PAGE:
a plurality of current measuring instruments each for measuring the polarity and magnitude of an electric current flowing through the corresponding bidirectional constant-voltage element.
6. A charge-up measuring apparatus according to claim 5, wherein the plurality of bi-directional constant-voltage elements comprise bidirectional Zener diodes.
7. A charge-up measuring apparatus for use with an ion implantation apparatus for irradiating a semiconductor substrate with an ion beam for forming a MOS field effect transistor on a surface of the semiconductor substrate, said charge-up measuring apparatus comprising:
a plurality of measurement conductors for measuring the charge-up state on the substrate, the plurality of measurement conductors being coplanarly arranged, wherein a plane in which the plurality of measurement conductors are coplanarly arranged is substantially perpendicular with the direction of the ion beam, and wherein the plurality of measurement conductors and the substrate are physically separated;
a plurality of bidirectional constant-voltage elements being connected to said plurality of measurement conductors in a one-to-one correspondence, each of said plurality of bidirectional constant-voltage elements having a breakdown voltage almost equal to withstand voltage of a gate oxide film of the MOS field effect transistor; and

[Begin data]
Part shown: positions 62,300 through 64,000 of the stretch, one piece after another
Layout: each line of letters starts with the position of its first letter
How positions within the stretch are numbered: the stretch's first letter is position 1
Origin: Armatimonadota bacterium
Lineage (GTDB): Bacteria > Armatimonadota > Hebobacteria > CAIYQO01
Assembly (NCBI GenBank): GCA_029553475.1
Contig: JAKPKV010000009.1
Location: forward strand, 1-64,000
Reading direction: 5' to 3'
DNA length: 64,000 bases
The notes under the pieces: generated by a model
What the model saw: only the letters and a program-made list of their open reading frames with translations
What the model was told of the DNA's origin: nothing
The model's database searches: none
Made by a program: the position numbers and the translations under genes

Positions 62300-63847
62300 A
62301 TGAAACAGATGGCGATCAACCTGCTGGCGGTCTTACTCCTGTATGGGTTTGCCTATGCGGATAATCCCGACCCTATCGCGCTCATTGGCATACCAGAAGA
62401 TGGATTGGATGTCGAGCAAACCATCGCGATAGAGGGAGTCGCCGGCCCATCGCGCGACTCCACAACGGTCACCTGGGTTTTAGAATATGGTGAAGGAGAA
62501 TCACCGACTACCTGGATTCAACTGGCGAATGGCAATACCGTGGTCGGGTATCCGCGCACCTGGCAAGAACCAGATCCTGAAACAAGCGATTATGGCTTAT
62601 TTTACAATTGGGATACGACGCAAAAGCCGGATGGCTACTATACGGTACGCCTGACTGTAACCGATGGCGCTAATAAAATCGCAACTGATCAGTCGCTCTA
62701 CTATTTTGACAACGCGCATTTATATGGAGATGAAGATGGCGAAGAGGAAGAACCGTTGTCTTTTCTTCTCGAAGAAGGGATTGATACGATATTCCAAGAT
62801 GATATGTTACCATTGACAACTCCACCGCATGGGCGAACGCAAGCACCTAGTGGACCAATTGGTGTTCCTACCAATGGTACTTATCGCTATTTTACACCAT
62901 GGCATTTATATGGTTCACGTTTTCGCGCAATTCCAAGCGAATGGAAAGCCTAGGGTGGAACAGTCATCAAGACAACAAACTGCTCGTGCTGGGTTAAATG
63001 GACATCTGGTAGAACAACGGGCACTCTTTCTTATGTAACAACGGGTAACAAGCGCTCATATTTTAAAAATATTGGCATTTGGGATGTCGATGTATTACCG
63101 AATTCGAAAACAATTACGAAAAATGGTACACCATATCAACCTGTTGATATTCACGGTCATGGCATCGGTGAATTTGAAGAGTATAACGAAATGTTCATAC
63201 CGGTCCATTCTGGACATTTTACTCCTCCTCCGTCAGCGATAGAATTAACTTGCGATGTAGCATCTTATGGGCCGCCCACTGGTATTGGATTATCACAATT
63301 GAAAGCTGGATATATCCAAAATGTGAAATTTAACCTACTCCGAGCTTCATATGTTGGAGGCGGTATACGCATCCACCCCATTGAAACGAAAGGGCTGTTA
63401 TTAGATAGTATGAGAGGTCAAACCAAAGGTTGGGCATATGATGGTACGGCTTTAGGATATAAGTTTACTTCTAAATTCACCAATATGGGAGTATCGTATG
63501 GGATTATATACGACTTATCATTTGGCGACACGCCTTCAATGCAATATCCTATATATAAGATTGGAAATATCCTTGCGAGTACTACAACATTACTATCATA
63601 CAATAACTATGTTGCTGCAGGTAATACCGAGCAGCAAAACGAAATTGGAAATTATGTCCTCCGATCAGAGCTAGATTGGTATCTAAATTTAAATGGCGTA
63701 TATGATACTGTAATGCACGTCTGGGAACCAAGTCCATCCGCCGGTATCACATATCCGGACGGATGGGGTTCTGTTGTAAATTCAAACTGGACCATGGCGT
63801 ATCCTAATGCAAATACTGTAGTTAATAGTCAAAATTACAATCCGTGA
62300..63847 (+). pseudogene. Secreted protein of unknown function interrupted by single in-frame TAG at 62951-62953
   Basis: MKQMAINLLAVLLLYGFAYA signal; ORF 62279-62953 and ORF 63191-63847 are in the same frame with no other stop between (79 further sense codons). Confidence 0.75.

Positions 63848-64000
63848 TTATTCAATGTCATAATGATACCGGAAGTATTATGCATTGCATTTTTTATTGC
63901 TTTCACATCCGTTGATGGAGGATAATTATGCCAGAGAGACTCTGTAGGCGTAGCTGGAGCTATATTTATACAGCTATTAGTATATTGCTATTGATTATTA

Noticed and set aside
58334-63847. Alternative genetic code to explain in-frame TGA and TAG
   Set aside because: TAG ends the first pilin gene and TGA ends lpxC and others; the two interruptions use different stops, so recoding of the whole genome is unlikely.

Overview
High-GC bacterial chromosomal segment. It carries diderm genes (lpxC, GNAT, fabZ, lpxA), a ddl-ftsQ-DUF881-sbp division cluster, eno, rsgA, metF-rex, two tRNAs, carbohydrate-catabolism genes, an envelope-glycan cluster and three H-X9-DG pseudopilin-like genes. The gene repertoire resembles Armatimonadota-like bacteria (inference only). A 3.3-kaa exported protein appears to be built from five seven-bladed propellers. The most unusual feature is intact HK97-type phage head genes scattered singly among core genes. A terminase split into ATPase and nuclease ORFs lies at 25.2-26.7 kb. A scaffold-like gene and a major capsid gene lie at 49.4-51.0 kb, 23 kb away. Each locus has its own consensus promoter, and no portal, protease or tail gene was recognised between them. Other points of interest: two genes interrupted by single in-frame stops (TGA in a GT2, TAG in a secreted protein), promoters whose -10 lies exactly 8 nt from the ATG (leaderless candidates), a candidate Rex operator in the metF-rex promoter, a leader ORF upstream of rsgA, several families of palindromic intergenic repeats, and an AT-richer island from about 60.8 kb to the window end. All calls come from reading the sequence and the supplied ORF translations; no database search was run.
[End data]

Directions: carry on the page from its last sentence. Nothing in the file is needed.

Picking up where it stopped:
a plurality of charge amount measuring instruments each for measuring the amounts of positive and negative charges flowing through the corresponding bidirectional constant-voltage element.
8. A charge-up measuring apparatus according to claim 7, wherein the plurality of bidirectional constant-voltage elements comprise bidirectional Zener diodes.
Description
BACKGROUND OF THE INVENTION

1. Field of the Invention

The present invention relates to a charge-up measuring apparatus used with an ion beam irradiation apparatus for irradiating a substrate with an ion beam for conducting treatment of ion implantation, etc., an ion implantation apparatus for irradiating a semiconductor substrate with an ion beam for forming MOS field effect transistors (MOSFET) on the surface of the semiconductor substrate, or the like for measuring charge-up of the substrate (charge phenomenon) with ion beam irradiation and more particularly to a charge-up measuring apparatus for measuring charge-up of the substrate simulatedly.